How can packaging be made more sustainable?

Posted by Earthr.org Content Team on 21 Aug, 2018

Share
Drop Image File (.jpg, .png, .jpeg)
Cancel

10 Solutions

Bee's Wrap - Sustainable food storage

Posted by Carol Watts on 01 Oct, 2018

Bee’s Wrap was founded in 2012 by Vermonter Sarah Kaeck to eliminate plastics in our kitchen in favor of a healthier, more sustainable way to store our food. By infusing organic cotton with beeswax, organic jojoba oil, and tree resin, she created a washable, reusable, and compostable alternative to plastic wrap. Since 2012, they’ve created wraps that provide a versatile and durable solution for sustainable food storage.

Source

Share

Biodegradable algae water bottles

Posted by Earthr.org Content Team on 27 Aug, 2018

Plastic water bottles come with a higher price tag than most people realize, taking up to 1,000 years to decompose in a landfill. The fact that at least half of all water bottles are used only once makes the waste that much more egregious. Icelandic product designer Ari Jónsson decided he needed to take action by fashioning a biodegradable water bottle from algae. 

His innovative solution to the problem of plastic pollution is agar, a substance made from algae. Agar dates back to the 1650’s, when a Japanese innkeeper tossed out extra soup and saw it gel together overnight. It made its way into microbiology labs in the late 1800’s and is still used today to separate molecules. To create a bottle out of algae, Jónsson mixed powdered agar with water. The resulting mixture had a wobbly, jelly-like consistency, and he heated it before pouring it into a cold mold. The mold was swirled inside a container of ice water until the agar formed a bottle. Just a few more minutes of refrigeration, and the bottle was ready for use. The algae bottle retains its unique shape until it is empty, and then it begins to break down. It’s an all-natural alternative to plastic, and Jónsson says drinkers can even chew on the bottle if they enjoy the taste. Agar is often used as a vegetarian or vegan substitute for gelatin in desserts, and is both safe for the environment and humans.

Source

Share

Cocoa Paper - Eco-Friendly, Food-Safe Packaging Option

Posted by Earthr.org Content Team on 26 Aug, 2018

Every year, nearly 430,000 tons of cocoa shells, a by-product of the cocoa production process, are not utilized around the world.

LeafLAB, Schweitzer-Mauduit International’s botanical materials "think tank" with considerable in-house R&D capabilities, gives a second life to these cocoa shells by transforming them into distinctive packaging and fibers solutions for the food, beverage and cosmetic industries. Recently, LeafLAB began marketing its first products: Cocoa Paper and Cocoa Fibers. Created from cocoa shells (a delicate skin surrounding cocoa beans) and having acquired food contact certification, Cocoa Paper is the first natural paper especially imagined for chocolate and confectionery manufacturers, as well as specialized converters. Because it utilizes the cocoa shells, which have typically been considered a by-product, Cocoa Paper can be considered as an “eco-efficient ” alternative to classic packaging.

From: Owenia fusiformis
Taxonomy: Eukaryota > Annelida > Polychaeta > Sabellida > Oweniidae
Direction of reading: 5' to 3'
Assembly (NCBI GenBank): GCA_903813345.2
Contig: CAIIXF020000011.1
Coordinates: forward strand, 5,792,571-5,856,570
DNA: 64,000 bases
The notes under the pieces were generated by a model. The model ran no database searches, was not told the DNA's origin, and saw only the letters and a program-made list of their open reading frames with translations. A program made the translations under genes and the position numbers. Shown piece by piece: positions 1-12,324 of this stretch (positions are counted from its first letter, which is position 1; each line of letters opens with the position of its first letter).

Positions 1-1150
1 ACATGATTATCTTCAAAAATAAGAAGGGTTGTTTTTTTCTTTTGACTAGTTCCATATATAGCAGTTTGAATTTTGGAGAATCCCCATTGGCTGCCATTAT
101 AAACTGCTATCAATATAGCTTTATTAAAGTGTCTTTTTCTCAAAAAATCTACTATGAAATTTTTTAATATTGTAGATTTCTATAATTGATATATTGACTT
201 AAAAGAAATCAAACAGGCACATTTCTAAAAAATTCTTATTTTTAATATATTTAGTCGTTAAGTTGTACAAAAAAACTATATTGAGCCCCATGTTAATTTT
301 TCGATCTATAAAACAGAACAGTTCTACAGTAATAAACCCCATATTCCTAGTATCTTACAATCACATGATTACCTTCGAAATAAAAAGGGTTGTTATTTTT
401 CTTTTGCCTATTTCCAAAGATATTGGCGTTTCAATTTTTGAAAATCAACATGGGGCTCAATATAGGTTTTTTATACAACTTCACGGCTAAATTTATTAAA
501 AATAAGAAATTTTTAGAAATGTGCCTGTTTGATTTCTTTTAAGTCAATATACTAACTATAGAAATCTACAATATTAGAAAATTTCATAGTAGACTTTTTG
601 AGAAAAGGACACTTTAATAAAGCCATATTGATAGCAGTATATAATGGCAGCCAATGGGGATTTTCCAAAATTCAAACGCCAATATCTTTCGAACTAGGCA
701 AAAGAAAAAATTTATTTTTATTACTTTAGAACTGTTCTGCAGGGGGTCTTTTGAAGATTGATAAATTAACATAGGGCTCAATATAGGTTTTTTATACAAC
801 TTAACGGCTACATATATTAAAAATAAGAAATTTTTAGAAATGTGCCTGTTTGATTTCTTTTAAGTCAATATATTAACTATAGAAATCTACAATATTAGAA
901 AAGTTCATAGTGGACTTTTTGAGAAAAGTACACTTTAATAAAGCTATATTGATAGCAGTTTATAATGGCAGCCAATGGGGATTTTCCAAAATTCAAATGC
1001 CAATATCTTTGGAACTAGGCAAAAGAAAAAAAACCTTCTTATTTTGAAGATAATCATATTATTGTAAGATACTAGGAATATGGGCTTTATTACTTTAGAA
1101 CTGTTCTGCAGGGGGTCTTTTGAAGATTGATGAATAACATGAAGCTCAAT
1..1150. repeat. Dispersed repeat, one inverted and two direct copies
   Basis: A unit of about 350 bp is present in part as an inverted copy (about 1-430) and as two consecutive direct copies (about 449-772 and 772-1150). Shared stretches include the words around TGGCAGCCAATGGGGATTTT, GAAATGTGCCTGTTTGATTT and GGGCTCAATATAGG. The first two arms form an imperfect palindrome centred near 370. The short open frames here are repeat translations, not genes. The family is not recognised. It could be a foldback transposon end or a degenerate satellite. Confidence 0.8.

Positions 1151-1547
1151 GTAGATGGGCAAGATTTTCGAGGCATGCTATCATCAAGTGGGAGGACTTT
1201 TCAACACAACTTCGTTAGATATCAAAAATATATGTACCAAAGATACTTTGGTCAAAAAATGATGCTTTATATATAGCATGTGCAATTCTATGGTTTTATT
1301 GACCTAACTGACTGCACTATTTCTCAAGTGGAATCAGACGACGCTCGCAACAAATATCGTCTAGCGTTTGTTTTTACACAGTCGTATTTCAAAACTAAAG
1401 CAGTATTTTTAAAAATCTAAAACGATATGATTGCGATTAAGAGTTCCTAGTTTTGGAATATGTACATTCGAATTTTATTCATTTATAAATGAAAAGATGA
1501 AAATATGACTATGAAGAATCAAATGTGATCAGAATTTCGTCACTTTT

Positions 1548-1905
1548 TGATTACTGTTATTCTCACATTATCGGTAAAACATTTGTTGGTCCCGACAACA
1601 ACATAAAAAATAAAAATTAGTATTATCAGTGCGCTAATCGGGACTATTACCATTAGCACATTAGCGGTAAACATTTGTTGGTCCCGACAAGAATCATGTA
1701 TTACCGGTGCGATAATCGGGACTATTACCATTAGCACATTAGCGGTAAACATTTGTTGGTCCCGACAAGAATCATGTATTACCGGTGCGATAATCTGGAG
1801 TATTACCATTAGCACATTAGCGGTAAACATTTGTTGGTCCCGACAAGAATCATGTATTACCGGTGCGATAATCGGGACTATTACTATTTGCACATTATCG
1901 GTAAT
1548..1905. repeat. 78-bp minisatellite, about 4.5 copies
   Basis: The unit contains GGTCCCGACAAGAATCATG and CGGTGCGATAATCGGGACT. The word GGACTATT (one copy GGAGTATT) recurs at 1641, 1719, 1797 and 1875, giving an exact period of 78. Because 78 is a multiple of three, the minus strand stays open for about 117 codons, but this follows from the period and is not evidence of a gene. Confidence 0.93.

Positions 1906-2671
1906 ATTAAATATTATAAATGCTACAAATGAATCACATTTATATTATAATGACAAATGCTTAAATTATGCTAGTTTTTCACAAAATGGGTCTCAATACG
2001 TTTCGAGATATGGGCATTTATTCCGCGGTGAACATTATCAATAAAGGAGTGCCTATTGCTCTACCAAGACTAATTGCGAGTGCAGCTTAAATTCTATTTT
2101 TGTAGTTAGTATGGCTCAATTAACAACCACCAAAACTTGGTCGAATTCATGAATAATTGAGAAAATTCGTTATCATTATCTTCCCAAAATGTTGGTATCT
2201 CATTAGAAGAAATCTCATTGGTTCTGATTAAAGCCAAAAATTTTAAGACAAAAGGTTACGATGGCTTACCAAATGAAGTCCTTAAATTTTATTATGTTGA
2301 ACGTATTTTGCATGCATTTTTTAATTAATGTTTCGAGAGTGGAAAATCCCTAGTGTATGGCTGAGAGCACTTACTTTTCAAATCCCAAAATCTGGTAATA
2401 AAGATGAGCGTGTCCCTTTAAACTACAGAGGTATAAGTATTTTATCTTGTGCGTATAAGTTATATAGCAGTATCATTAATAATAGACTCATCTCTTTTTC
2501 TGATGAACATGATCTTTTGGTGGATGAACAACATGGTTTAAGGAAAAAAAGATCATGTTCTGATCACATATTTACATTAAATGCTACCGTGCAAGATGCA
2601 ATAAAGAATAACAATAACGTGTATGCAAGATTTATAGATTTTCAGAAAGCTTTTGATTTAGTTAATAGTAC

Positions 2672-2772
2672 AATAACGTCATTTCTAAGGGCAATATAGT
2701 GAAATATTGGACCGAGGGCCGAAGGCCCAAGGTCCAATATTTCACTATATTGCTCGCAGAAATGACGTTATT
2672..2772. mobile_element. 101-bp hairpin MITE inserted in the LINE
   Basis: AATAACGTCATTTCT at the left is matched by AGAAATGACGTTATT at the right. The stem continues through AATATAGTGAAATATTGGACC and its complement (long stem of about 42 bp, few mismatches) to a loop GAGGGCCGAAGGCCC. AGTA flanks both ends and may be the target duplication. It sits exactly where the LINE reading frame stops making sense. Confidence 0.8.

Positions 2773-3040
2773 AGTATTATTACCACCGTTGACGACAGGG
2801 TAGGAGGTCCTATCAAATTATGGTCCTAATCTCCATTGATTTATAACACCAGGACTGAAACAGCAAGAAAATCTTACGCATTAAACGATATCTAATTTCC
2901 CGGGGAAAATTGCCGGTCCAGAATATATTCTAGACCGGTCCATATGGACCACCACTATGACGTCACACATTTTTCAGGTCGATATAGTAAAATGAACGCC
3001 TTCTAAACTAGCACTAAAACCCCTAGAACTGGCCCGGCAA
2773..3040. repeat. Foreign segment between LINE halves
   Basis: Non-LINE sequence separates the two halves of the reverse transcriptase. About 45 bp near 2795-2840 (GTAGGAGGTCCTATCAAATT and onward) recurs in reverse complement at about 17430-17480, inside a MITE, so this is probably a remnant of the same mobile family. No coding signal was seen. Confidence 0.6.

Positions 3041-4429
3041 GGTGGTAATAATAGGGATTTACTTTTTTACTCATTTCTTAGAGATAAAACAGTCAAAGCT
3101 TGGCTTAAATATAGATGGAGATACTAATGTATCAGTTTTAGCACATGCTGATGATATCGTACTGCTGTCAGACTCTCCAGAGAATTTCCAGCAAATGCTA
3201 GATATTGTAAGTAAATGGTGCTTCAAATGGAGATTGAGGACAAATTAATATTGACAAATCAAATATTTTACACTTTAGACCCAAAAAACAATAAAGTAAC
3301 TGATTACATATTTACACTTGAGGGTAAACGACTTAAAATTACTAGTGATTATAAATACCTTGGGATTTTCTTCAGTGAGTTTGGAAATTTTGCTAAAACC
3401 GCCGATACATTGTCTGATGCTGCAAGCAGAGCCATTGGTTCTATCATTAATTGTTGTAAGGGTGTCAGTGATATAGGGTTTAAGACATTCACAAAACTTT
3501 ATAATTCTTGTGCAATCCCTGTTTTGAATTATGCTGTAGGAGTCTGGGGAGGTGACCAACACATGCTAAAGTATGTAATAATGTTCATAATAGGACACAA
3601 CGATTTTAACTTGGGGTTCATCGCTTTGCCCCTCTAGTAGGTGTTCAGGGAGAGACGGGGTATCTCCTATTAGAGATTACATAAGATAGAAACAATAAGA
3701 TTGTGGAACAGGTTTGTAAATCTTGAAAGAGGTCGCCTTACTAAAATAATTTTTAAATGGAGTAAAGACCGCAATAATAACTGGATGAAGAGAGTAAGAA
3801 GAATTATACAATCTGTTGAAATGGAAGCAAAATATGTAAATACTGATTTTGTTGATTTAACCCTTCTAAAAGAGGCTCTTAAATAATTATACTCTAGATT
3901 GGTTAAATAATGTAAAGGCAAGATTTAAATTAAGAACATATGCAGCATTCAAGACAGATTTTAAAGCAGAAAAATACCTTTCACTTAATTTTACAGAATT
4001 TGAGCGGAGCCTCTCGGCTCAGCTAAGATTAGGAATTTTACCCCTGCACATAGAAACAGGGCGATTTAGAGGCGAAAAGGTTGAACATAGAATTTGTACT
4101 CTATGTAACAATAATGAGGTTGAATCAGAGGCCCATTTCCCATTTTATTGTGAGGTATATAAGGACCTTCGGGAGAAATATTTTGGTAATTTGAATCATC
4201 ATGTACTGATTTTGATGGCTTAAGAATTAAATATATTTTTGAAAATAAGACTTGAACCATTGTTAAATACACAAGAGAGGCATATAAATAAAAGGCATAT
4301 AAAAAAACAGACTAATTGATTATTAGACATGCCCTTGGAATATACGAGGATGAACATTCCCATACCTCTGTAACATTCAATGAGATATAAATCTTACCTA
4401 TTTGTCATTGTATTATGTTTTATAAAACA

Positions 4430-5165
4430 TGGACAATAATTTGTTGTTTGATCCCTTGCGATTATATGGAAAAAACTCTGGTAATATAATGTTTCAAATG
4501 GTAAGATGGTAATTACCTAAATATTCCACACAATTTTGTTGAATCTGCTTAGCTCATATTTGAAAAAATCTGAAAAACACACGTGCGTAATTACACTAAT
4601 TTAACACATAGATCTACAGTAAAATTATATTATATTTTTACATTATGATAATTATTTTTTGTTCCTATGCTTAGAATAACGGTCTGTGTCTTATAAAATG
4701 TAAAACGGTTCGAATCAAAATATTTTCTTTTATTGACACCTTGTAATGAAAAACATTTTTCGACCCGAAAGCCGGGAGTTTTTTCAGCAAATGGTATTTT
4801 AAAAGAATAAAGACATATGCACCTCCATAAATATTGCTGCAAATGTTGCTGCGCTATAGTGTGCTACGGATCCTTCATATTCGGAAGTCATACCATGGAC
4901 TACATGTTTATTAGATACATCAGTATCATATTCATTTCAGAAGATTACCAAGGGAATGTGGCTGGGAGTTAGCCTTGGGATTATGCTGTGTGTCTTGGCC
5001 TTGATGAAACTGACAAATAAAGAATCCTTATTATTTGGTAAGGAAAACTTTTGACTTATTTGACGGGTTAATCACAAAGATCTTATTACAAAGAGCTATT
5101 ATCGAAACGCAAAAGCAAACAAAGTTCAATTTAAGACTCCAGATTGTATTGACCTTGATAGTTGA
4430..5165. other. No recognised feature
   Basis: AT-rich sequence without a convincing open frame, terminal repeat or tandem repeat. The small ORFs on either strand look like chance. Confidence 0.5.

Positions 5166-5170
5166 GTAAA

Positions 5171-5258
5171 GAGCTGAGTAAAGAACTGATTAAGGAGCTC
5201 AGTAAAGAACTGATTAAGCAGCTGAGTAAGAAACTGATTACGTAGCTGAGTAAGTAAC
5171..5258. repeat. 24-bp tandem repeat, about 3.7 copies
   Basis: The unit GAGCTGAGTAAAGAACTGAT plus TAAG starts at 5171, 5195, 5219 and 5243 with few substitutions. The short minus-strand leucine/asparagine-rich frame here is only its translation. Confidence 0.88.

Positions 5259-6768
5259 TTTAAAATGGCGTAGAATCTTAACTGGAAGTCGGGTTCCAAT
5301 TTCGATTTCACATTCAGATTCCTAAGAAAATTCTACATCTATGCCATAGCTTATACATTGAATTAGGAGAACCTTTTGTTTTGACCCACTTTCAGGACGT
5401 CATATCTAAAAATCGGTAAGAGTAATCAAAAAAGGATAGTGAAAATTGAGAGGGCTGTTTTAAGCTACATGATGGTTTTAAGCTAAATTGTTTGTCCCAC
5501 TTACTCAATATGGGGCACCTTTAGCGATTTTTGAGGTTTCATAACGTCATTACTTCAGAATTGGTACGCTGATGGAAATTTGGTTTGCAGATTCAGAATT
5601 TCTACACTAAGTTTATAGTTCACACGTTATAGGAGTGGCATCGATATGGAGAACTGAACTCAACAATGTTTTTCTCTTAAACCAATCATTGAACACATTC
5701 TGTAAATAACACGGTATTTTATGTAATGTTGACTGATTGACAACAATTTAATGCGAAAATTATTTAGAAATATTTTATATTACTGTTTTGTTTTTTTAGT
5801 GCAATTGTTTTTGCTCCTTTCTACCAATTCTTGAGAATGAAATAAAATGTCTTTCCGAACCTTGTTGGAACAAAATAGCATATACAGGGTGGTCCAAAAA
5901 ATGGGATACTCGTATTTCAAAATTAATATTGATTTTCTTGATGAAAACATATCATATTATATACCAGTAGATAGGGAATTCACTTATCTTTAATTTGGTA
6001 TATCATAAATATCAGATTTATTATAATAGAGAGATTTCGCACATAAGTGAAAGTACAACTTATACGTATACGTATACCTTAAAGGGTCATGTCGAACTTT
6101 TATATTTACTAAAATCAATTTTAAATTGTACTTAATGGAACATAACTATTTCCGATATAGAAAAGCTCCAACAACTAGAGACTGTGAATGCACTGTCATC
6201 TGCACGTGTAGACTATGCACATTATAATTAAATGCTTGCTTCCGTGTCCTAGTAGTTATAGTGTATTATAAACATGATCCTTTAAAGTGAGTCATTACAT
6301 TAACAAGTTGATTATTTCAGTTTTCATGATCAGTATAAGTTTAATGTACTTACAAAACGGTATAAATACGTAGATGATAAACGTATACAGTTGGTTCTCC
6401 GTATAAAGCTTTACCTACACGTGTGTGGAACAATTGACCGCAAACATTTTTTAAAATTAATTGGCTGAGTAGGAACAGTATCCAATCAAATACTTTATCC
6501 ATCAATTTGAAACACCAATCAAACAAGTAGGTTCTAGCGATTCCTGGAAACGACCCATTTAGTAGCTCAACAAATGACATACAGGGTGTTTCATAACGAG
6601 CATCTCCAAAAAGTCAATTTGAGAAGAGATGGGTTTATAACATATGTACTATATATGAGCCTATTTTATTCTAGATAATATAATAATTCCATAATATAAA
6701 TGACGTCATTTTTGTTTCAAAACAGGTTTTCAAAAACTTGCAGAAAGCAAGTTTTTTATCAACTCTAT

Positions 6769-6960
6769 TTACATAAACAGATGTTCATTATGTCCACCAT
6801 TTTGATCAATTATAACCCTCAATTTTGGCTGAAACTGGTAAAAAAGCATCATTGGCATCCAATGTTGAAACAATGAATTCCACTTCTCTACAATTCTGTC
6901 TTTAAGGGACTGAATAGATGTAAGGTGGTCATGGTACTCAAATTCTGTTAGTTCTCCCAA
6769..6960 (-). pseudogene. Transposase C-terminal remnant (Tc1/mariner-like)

COCOA PAPER

LeafLAB produces Cocoa Paper by transforming unprocessed cocoa bean shells. Although inedible, Cocoa Paper is food-contact approved by the French National Metrology Laboratory (LNE) and fully respects the flavors of the products it packages. Ideal for bakery and confectionery creations, this new packaging material sets the standard in gourmet and eco-efficient packaging.

COCOA FIBERS

With patented technology to value botanical by-products, LeafLAB creates Cocoa Fibers: a range of fibers used as a component of paper or cardboard pulp, designed for manufacturers of cardboard and non-woven products. This same technology can also be applied to other botanicals, such as coffee, tea and coconut. With this range of ready-to-use fiber components, packaging professionals set themselves apart from competitors with original, attractive and innovative packaging

Source

Owl Image
Owl Image
Owl Image
Share

Kombucha is being used to create edible packaging

Posted by Earthr.org Content Team on 23 Aug, 2018

Kombucha has become a popular drink. The fermented tea is believed to bring health benefits, and now it could be used to reduce packaging waste with a 'growing pack'.